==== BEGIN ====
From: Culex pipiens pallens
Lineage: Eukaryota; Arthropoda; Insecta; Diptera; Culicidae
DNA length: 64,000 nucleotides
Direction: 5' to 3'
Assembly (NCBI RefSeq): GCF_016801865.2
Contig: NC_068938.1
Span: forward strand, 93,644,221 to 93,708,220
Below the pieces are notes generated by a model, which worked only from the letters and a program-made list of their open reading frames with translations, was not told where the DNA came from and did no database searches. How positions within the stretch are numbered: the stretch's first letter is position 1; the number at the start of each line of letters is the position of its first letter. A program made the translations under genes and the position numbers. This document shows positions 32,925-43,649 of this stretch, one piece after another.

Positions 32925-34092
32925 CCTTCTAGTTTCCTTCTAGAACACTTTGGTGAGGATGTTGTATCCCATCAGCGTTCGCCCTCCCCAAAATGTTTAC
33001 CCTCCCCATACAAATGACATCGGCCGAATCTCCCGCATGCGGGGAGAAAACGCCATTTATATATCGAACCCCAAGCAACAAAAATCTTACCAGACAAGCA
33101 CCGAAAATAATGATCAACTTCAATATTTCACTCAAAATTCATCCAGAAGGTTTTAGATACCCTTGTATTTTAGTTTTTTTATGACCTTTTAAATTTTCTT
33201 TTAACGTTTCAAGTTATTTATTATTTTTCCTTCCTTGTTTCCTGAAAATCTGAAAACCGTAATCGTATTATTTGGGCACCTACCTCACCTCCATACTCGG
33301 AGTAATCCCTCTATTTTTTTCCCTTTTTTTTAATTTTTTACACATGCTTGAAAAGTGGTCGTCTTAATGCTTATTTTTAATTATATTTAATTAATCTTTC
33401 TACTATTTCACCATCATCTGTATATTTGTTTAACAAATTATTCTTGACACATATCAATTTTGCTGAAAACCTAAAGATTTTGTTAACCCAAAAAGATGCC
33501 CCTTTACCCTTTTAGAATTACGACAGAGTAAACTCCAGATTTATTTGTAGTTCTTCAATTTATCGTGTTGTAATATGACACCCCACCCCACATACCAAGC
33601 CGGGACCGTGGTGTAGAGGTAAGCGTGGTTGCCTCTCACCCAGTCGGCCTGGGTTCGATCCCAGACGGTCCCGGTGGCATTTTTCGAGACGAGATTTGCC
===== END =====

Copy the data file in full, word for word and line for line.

From: Culex pipiens pallens
Lineage: Eukaryota; Arthropoda; Insecta; Diptera; Culicidae
DNA length: 64,000 nucleotides
Direction: 5' to 3'
Assembly (NCBI RefSeq): GCF_016801865.2
Contig: NC_068938.1
Span: forward strand, 93,644,221 to 93,708,220
Below the pieces are notes generated by a model, which worked only from the letters and a program-made list of their open reading frames with translations, was not told where the DNA came from and did no database searches. How positions within the stretch are numbered: the stretch's first letter is position 1; the number at the start of each line of letters is the position of its first letter. A program made the translations under genes and the position numbers. This document shows positions 32,925-43,649 of this stretch, one piece after another.

Positions 32925-34092
32925 CCTTCTAGTTTCCTTCTAGAACACTTTGGTGAGGATGTTGTATCCCATCAGCGTTCGCCCTCCCCAAAATGTTTAC
33001 CCTCCCCATACAAATGACATCGGCCGAATCTCCCGCATGCGGGGAGAAAACGCCATTTATATATCGAACCCCAAGCAACAAAAATCTTACCAGACAAGCA
33101 CCGAAAATAATGATCAACTTCAATATTTCACTCAAAATTCATCCAGAAGGTTTTAGATACCCTTGTATTTTAGTTTTTTTATGACCTTTTAAATTTTCTT
33201 TTAACGTTTCAAGTTATTTATTATTTTTCCTTCCTTGTTTCCTGAAAATCTGAAAACCGTAATCGTATTATTTGGGCACCTACCTCACCTCCATACTCGG
33301 AGTAATCCCTCTATTTTTTTCCCTTTTTTTTAATTTTTTACACATGCTTGAAAAGTGGTCGTCTTAATGCTTATTTTTAATTATATTTAATTAATCTTTC
33401 TACTATTTCACCATCATCTGTATATTTGTTTAACAAATTATTCTTGACACATATCAATTTTGCTGAAAACCTAAAGATTTTGTTAACCCAAAAAGATGCC
33501 CCTTTACCCTTTTAGAATTACGACAGAGTAAACTCCAGATTTATTTGTAGTTCTTCAATTTATCGTGTTGTAATATGACACCCCACCCCACATACCAAGC
33601 CGGGACCGTGGTGTAGAGGTAAGCGTGGTTGCCTCTCACCCAGTCGGCCTGGGTTCGATCCCAGACGGTCCCGGTGGCATTTTTCGAGACGAGATTTGCC